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The Medical Use of Wheatgrass: Review of the Gap Between Basic and Clinical Applications.

The Medical Use of Wheatgrass: Review of the Gap Between Basic and Clinical Applications.









No. Divisions/Titles for Abstract Details

1 Abstract Title The Medical Use of Wheatgrass: Review of the Gap Between Basic and Clinical Applications.


2 Abstract Source Mini Reviews in Medicinal Chemistry, Volume 15, Number 12, October 2015, pp. 1002-1010(9).


3 Abstract Author(s) Bar-Sela, Gil; Cohen, Miri; Ben-Arye, Eran; Epelbaum, Ron.


4 Article Affiliation Department of Pharmacology, Malla Reddy College of Pharmacy, Dhulapally (via Hakimpet), Maisammaguda, Secunderabad- 500014, Andhra Pradesh, India.


5 Abstract A wide range of health benefits have been attributed to wheatgrass, the young grass of the common wheat plant Triticum aestivum. Its components include chlorophyll, flavonoids, and vitamins C and E. Forms of wheatgrass include fresh juice, frozen juice, tablets, and powders, with compositions varying according to their production processes, as well as to the growing conditions of the wheatgrass. Laboratory in vitro studies, mostly using the fermented wheat germ extract, have demonstrated anti-cancer potential and have identified apoptosis as a possible mechanism. In animal experiments, wheatgrass demonstrated benefits in cancer prevention and as an adjunct to cancer treatment, as well as benefits to immunological activity and oxidative stress. Clinical trials show that wheatgrass may induce synergistic benefits to chemotherapy and may attenuate chemotherapy-related side effects, as well as benefit rheumatoid arthritis, ulcerative colitis, hematological diseases, diabetes, obesity, and oxidative stress. However, all the trials were small and a number of methodological problems arose. No adverse events of wheatgrass have been reported, although some forms pose problems of tolerability. The popularity of wheatgrass continues to grow. Nevertheless, the advantages seen in the clinical trials need to be proved in larger studies before clinical recommendations for the public can be given.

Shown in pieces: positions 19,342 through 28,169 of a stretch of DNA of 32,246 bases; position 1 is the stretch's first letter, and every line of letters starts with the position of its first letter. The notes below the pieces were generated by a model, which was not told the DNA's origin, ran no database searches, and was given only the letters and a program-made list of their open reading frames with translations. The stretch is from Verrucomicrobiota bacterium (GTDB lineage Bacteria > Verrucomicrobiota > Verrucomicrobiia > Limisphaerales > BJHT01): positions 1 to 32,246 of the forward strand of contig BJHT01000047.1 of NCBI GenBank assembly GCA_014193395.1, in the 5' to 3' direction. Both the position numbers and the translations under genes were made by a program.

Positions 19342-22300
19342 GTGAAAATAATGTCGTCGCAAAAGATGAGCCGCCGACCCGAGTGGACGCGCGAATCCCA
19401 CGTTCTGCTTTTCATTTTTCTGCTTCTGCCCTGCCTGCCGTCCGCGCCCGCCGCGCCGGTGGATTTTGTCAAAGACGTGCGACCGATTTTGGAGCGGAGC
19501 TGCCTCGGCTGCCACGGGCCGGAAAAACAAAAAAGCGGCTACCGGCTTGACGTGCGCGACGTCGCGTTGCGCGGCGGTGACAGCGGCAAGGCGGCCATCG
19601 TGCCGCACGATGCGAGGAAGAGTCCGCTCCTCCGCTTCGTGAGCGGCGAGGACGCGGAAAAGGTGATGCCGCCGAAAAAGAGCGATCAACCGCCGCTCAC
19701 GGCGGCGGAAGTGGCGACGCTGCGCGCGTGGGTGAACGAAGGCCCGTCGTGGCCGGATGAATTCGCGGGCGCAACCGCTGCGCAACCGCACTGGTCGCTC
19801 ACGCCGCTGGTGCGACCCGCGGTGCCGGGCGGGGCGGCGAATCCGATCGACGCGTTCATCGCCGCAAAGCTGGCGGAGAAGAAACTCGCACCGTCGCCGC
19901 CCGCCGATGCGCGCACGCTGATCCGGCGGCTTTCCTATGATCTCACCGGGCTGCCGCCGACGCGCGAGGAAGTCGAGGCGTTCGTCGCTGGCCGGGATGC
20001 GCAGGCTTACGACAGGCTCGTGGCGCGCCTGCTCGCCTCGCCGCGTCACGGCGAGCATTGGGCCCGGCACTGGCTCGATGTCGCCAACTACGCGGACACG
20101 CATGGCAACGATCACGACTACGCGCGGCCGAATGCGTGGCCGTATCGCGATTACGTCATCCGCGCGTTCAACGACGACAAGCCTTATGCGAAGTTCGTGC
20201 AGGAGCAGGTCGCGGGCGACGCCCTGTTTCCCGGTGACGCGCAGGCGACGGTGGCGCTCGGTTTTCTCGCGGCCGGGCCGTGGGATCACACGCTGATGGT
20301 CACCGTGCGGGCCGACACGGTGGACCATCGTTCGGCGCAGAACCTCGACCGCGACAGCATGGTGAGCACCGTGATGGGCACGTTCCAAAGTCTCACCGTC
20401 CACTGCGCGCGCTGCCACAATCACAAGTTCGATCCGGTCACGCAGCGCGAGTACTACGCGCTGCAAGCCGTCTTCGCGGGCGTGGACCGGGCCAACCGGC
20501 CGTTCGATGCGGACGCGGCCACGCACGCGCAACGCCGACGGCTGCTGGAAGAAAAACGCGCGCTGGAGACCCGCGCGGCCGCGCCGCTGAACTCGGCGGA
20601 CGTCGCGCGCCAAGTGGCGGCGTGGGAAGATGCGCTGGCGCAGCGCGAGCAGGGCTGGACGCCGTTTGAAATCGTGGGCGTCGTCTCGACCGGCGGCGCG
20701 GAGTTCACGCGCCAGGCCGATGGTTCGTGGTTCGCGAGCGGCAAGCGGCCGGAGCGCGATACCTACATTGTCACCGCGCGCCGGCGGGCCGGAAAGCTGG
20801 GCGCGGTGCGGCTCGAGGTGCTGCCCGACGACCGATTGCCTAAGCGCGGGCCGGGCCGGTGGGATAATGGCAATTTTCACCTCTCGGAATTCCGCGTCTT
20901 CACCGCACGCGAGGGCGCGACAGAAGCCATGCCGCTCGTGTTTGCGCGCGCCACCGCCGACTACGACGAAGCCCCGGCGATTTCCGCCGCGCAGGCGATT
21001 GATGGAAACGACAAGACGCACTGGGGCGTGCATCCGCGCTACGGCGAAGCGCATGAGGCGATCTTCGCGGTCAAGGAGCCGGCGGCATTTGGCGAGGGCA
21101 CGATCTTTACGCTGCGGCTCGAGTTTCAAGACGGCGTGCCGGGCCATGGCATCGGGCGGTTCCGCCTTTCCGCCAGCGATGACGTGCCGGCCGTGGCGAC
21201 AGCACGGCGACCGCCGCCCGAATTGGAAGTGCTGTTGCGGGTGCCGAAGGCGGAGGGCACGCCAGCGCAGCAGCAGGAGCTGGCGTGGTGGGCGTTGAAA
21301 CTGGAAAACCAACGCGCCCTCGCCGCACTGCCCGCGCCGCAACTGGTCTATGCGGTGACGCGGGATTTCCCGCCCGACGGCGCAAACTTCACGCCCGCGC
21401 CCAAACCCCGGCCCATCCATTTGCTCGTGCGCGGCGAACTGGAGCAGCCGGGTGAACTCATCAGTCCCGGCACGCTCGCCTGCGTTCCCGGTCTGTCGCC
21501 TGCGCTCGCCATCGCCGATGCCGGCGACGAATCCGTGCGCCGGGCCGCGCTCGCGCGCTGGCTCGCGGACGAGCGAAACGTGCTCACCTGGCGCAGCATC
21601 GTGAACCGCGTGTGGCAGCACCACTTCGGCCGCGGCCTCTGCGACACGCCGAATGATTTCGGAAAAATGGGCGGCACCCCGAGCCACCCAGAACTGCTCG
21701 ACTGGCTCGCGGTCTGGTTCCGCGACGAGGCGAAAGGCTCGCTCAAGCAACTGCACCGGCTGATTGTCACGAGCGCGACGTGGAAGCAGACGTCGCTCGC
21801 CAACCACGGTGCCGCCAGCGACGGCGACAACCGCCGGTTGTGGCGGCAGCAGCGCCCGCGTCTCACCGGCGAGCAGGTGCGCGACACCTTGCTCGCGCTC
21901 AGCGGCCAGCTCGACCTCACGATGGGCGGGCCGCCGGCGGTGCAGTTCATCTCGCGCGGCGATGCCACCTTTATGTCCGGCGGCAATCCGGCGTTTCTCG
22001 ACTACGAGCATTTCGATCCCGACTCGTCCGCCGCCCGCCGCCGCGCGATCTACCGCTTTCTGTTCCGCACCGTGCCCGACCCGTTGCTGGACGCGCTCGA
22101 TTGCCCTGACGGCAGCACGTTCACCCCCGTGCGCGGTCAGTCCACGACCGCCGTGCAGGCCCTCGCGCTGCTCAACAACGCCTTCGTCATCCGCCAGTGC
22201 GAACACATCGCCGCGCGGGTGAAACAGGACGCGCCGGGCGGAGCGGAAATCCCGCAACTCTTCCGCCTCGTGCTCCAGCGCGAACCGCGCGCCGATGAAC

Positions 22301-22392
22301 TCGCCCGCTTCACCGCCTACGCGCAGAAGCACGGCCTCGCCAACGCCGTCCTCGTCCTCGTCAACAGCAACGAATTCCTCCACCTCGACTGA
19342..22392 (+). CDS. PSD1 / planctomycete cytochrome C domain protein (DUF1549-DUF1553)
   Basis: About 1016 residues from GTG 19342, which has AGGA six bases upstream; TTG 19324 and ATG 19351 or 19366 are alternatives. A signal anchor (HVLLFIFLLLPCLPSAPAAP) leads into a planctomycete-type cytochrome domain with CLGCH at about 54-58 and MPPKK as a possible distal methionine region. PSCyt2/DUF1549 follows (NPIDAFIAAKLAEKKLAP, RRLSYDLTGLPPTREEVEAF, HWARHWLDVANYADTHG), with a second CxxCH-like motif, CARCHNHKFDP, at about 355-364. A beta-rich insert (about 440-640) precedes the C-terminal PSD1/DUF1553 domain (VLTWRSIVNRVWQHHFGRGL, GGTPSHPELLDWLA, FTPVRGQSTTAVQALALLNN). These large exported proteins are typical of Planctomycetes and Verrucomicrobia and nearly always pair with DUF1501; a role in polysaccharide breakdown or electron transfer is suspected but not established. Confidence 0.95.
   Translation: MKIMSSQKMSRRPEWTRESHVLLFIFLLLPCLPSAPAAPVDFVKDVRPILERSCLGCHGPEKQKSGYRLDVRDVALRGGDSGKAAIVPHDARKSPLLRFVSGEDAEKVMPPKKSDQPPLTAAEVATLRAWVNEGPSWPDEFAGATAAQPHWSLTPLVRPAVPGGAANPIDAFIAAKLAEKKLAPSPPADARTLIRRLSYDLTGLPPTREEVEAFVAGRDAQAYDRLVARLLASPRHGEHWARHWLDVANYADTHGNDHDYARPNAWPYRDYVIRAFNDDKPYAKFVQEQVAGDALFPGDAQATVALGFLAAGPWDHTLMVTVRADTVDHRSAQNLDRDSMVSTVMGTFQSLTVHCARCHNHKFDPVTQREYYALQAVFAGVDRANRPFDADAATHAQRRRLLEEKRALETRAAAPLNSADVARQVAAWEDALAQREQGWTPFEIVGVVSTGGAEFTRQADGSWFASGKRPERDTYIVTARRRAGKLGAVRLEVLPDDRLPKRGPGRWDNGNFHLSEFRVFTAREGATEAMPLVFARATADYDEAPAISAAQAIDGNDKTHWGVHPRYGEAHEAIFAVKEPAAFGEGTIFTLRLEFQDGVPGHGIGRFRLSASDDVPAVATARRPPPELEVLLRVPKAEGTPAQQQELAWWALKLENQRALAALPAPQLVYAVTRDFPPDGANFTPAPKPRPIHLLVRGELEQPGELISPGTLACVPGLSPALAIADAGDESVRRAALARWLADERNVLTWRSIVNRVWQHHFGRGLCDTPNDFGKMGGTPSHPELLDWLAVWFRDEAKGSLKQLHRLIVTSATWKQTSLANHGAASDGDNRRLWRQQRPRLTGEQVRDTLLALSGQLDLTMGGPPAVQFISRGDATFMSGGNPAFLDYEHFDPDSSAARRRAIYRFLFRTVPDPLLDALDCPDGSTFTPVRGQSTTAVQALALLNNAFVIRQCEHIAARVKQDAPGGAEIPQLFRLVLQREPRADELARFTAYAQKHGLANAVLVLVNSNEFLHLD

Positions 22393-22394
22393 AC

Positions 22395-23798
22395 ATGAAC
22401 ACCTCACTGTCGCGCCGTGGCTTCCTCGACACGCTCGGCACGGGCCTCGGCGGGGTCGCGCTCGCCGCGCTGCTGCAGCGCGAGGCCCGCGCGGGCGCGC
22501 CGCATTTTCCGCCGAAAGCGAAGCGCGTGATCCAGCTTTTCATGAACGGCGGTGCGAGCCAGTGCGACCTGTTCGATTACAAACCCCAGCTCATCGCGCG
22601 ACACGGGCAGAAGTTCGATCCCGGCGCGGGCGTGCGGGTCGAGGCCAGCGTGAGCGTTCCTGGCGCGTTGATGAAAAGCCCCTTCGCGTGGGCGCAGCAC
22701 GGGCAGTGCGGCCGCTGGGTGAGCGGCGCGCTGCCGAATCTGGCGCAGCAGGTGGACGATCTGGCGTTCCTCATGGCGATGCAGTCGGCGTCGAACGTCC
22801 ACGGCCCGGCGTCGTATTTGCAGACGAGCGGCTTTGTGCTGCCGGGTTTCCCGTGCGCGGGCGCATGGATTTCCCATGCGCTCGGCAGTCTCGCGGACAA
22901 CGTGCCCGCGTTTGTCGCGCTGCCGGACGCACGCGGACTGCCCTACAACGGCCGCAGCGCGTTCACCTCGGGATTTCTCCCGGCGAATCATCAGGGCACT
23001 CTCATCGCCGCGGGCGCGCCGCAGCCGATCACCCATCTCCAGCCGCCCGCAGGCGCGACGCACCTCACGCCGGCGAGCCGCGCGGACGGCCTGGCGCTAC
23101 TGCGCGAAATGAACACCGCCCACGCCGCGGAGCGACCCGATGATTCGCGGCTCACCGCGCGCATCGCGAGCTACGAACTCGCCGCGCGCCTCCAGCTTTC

6 Summary  Laboratory in vitro studies, mostly using the fermented wheat germ extract, have demonstrated anti-cancer potential and have identified apoptosis as a possible mechanism. In animal experiments, wheatgrass demonstrated benefits in cancer prevention and as an adjunct to cancer treatment, as well as benefits to immunological activity and oxidative stress.


7 Article Published Date
October 2015.


8 Study Type Review.


9 Substances Wheat grass.


10 Diseases Cancer.


11 Pharmacological Actions Anticancer.


12 Link https://goo.gl/zzaUBE








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